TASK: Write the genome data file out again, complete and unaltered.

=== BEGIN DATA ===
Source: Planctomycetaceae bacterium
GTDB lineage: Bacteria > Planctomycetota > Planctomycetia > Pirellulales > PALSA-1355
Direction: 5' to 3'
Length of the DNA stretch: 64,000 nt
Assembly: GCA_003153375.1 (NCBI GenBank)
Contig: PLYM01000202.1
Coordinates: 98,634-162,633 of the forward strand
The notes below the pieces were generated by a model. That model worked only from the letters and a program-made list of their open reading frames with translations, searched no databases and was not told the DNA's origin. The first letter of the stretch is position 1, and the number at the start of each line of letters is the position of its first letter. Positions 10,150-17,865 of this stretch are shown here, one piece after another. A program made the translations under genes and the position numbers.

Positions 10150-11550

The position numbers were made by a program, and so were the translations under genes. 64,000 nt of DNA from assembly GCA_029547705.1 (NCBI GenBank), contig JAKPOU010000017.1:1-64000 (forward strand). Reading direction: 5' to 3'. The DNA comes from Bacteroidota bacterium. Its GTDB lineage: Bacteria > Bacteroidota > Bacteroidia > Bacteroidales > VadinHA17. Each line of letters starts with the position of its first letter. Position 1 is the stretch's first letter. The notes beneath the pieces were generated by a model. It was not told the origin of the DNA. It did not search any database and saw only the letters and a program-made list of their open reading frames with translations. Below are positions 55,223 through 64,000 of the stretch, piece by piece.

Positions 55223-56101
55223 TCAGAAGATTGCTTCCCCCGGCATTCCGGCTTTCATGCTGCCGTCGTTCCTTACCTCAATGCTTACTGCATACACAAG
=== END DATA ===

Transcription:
Source: Planctomycetaceae bacterium
GTDB lineage: Bacteria > Planctomycetota > Planctomycetia > Pirellulales > PALSA-1355
Direction: 5' to 3'
Length of the DNA stretch: 64,000 nt
Assembly: GCA_003153375.1 (NCBI GenBank)
Contig: PLYM01000202.1
Coordinates: 98,634-162,633 of the forward strand
The notes below the pieces were generated by a model. That model worked only from the letters and a program-made list of their open reading frames with translations, searched no databases and was not told the DNA's origin. The first letter of the stretch is position 1, and the number at the start of each line of letters is the position of its first letter. Positions 10,150-17,865 of this stretch are shown here, one piece after another. A program made the translations under genes and the position numbers.

Positions 10150-11550

The position numbers were made by a program, and so were the translations under genes. 64,000 nt of DNA from assembly GCA_029547705.1 (NCBI GenBank), contig JAKPOU010000017.1:1-64000 (forward strand). Reading direction: 5' to 3'. The DNA comes from Bacteroidota bacterium. Its GTDB lineage: Bacteria > Bacteroidota > Bacteroidia > Bacteroidales > VadinHA17. Each line of letters starts with the position of its first letter. Position 1 is the stretch's first letter. The notes beneath the pieces were generated by a model. It was not told the origin of the DNA. It did not search any database and saw only the letters and a program-made list of their open reading frames with translations. Below are positions 55,223 through 64,000 of the stretch, piece by piece.

Positions 55223-56101
55223 TCAGAAGATTGCTTCCCCCGGCATTCCGGCTTTCATGCTGCCGTCGTTCCTTACCTCAATGCTTACTGCATACACAAG